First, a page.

This work is part of Hokusai's most famous series of works called "Thirty-six views of Mount Fiji." This contains many of Hokusai's most memorable wood block paintings including his most famous piece "The Great Wave off Kanagawa." It was published in 1831 by the famous publisher Nishimura Yohachi. This particular piece portrays the traditional lifestyle of the people who lived around Mt Fuji at the time of its creation.
This particular painting is a great example of how much Hokusai's work evolved as he grew more experienced at his art form. Many of Hokusai's early works that concerned humans tended to portray the upper echelons of society. These paintings mainly dealt with Actors and Courtesans. This was in line with the traditional subjects of these type of paintings. However, as time went on Hokusai moved from painting pictures of Artisans and Actors to painting works concerning the everyday life of the common folk. This painting is a perfect example of this. The painting shows the impoverished fishermen who live around Mt Fuji fishing in traditional Japanese boats. It is a nice contrast to Hokusai's prior works which tended to feature extravagant costumes and wealthy subjects.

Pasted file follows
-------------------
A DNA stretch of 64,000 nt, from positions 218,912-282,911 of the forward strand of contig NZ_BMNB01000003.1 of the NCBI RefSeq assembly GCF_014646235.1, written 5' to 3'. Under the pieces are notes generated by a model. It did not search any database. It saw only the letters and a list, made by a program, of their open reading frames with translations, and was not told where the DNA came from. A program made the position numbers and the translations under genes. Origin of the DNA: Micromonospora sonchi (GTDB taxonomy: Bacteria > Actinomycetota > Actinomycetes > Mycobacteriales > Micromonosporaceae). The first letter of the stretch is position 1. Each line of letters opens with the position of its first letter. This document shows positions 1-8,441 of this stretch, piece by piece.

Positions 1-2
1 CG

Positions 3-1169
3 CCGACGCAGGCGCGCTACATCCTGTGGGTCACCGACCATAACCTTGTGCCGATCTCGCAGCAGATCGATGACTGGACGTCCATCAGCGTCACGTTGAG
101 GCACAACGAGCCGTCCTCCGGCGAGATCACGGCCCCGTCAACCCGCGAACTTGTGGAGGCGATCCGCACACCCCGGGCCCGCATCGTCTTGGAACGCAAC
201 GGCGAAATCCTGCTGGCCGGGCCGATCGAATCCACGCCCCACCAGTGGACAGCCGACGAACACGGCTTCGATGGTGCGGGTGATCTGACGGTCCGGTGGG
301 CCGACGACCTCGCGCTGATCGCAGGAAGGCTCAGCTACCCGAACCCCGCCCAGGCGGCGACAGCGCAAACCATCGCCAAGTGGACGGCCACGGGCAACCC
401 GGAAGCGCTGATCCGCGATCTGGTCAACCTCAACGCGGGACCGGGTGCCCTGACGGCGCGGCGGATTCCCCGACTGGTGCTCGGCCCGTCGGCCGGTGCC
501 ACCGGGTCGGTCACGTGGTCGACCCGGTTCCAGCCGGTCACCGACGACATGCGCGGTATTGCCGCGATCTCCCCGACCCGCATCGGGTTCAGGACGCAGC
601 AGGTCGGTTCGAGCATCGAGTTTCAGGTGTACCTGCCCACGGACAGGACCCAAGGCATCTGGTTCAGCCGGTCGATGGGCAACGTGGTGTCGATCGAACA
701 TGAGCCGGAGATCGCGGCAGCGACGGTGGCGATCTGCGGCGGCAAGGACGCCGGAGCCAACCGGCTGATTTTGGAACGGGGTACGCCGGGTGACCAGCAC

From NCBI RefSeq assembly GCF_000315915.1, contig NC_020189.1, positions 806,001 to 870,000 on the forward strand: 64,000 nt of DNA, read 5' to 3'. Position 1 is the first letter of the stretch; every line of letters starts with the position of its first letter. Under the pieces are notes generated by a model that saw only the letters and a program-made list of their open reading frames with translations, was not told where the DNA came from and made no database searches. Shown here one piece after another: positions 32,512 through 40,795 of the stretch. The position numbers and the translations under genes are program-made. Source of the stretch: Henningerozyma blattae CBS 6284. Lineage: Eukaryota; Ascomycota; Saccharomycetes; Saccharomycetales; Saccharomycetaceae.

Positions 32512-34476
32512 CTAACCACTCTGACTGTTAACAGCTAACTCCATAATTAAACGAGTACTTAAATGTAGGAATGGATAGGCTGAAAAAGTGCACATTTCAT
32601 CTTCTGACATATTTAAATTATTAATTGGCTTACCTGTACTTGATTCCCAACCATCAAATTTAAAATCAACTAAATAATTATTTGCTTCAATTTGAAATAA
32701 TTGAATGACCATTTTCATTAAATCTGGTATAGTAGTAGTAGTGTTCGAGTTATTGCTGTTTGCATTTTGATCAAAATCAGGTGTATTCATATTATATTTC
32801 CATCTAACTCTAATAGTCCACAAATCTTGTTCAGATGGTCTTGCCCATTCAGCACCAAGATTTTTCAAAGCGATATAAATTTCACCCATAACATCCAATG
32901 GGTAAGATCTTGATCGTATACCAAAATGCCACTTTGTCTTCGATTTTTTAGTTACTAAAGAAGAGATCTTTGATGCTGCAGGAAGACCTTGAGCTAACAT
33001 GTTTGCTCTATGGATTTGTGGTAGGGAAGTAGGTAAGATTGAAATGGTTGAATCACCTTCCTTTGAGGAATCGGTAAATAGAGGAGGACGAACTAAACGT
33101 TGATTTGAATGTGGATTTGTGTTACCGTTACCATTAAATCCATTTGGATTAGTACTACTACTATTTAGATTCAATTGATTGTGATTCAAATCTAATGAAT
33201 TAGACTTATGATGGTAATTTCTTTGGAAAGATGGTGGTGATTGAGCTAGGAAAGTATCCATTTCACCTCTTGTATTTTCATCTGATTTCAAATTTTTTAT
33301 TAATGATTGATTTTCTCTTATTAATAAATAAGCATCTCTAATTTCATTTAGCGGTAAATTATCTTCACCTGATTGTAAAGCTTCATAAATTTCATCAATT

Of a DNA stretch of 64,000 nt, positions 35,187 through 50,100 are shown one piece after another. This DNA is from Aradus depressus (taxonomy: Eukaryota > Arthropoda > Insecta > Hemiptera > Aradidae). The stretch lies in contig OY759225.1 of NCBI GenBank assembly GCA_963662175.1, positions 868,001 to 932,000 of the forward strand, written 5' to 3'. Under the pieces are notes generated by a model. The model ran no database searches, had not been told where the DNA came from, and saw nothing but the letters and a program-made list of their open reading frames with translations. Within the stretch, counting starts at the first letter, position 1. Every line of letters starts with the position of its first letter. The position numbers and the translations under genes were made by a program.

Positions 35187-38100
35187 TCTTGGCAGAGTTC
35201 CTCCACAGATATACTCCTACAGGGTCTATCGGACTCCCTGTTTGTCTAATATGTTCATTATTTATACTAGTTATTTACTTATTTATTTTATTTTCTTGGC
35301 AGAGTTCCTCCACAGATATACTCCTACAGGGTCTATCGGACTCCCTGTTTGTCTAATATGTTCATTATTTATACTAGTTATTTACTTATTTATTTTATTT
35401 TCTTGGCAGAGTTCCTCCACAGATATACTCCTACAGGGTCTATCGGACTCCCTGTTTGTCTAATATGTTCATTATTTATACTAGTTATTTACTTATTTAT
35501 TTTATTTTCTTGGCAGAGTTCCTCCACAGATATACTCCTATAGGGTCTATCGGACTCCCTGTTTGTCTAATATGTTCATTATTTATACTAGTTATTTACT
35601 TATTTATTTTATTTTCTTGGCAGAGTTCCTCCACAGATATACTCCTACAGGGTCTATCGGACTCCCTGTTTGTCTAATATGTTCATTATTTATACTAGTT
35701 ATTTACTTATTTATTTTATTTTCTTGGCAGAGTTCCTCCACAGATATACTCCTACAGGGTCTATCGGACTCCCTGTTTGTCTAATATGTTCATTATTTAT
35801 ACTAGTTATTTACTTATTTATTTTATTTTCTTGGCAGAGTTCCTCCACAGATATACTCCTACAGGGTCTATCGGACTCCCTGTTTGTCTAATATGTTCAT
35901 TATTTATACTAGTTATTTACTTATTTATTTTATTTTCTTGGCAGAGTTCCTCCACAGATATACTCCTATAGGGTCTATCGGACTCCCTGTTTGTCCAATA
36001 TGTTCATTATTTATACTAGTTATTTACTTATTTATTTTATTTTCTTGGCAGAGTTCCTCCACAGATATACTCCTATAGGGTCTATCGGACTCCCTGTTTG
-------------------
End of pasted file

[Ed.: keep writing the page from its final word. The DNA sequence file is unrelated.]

This painting also contrasts nicely with some of the other paintings in the collection. While Hokusai's most famous paintings are mostly landscape paintings this one perfectly shows that Hokusai was skilled at painting both landscapes and people.
It is worth noting the relaxing atmosphere the composition produces. It would've been very easy for Hokusai to make the mountains in the background appear foreboding but thanks to his clever use of shading the scene appears far more relaxed.
This is an excellent example of Hokusai's work concerning people and a nice contrast to the landscape works that Hokusai is probably best known for. It truly shows Hokusai's evolution as an artist. The painting is currently on display in The British Museum as part of the "Hokusai: Beyond the Great Wave," exhibition.